Northwest’s Killian says the Federal Aviation Administration is aware of the company’s use of pesticides, and monitors it. But Don Zochert, public affairs officer at the FAA’s Great Lakes regional office in Des Plaines, Ill., says: “The application of these chemicals is outside of the FAA’s regulatory area of responsibility. We have no role in approving the use of the chemical, nor do we have a role in monitoring or tracking its use.”
The Department of Transportation, the other federal agency with regulatory jurisdiction over plane travel, has acted before on the issue of airline pesticide use after a 1994 Condé Nast Traveler article reported that passengers on international flights were being sprayed with dangerous aerosol pesticides, as required by some foreign countries. Prompted by consumer complaints, the DOT wrote letters to each of the countries that required spraying, asking them to disclose which pesticides they use. As a result, the number of countries that still require spraying of pesticides while passengers are on board has dropped from 25 to four—Grenada, Kiribati, Madagascar, and Trinidad and Tobago. (At least six countries—Australia, Barbados, Fiji, Jamaica, New Zealand, and Panama—have switched to using residual pesticides.)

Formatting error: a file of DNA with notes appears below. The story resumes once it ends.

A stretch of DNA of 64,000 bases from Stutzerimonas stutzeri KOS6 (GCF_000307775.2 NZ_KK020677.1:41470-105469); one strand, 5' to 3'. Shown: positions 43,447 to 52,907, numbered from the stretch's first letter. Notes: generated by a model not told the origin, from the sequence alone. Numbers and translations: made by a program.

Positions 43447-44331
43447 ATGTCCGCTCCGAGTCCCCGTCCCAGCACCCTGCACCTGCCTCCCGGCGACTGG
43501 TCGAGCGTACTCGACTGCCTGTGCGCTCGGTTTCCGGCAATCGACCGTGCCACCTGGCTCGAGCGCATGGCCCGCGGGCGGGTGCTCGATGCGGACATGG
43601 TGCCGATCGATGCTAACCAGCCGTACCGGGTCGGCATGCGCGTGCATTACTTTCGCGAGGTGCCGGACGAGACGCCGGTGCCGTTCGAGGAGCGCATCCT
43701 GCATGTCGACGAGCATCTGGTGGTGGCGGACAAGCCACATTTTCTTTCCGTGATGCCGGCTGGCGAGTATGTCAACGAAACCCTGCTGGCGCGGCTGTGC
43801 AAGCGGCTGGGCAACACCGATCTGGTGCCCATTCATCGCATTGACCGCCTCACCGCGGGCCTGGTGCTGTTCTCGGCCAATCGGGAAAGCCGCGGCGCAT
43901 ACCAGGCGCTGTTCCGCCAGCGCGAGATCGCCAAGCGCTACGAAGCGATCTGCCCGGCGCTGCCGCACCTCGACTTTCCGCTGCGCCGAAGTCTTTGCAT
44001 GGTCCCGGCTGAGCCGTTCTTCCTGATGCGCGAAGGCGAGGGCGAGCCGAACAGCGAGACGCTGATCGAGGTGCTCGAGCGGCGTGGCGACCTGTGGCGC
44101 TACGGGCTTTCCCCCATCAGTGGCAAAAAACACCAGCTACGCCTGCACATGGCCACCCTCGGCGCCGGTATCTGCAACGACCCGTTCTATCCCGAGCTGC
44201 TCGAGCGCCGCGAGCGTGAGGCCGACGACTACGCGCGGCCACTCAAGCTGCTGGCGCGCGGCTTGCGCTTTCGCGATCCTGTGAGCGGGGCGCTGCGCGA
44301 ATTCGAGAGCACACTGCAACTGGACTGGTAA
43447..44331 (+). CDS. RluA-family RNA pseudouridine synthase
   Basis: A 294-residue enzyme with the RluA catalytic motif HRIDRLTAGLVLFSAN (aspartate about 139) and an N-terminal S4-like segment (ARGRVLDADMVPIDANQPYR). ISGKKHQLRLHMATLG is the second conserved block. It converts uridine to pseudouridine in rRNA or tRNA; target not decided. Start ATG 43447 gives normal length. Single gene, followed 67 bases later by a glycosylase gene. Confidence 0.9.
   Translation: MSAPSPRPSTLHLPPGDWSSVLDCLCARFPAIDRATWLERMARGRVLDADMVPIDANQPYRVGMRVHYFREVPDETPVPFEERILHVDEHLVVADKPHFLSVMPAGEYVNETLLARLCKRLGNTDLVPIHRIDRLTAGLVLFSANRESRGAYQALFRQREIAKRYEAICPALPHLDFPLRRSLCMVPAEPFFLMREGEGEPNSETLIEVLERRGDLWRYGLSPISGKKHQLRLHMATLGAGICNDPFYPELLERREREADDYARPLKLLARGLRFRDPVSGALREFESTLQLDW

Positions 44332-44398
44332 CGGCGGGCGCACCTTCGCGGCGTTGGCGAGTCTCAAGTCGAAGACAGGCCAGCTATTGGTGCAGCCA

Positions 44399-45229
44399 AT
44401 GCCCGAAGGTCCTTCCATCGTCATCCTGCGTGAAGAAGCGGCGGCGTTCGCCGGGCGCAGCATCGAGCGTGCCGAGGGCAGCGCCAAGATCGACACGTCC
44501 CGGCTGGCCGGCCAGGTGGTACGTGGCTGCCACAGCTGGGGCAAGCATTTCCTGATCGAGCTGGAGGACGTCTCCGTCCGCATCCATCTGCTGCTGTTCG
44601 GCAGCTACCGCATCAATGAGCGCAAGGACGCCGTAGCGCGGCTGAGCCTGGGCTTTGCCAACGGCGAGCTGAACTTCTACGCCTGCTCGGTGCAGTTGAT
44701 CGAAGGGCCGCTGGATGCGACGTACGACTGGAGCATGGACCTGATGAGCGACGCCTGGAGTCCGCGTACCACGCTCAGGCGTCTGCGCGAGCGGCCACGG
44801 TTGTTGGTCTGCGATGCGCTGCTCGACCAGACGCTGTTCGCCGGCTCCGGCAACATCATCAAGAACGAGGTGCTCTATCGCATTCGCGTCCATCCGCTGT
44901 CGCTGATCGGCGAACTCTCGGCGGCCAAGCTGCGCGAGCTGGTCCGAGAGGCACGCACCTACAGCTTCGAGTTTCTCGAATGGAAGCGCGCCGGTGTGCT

But the DOT has taken no such steps for domestic flights. Bill Mosley, public affairs specialist at the DOT, says: “We know of no particular reason why they would spray. We do not require spraying, but there is no prohibition against carriers doing it if they wish.”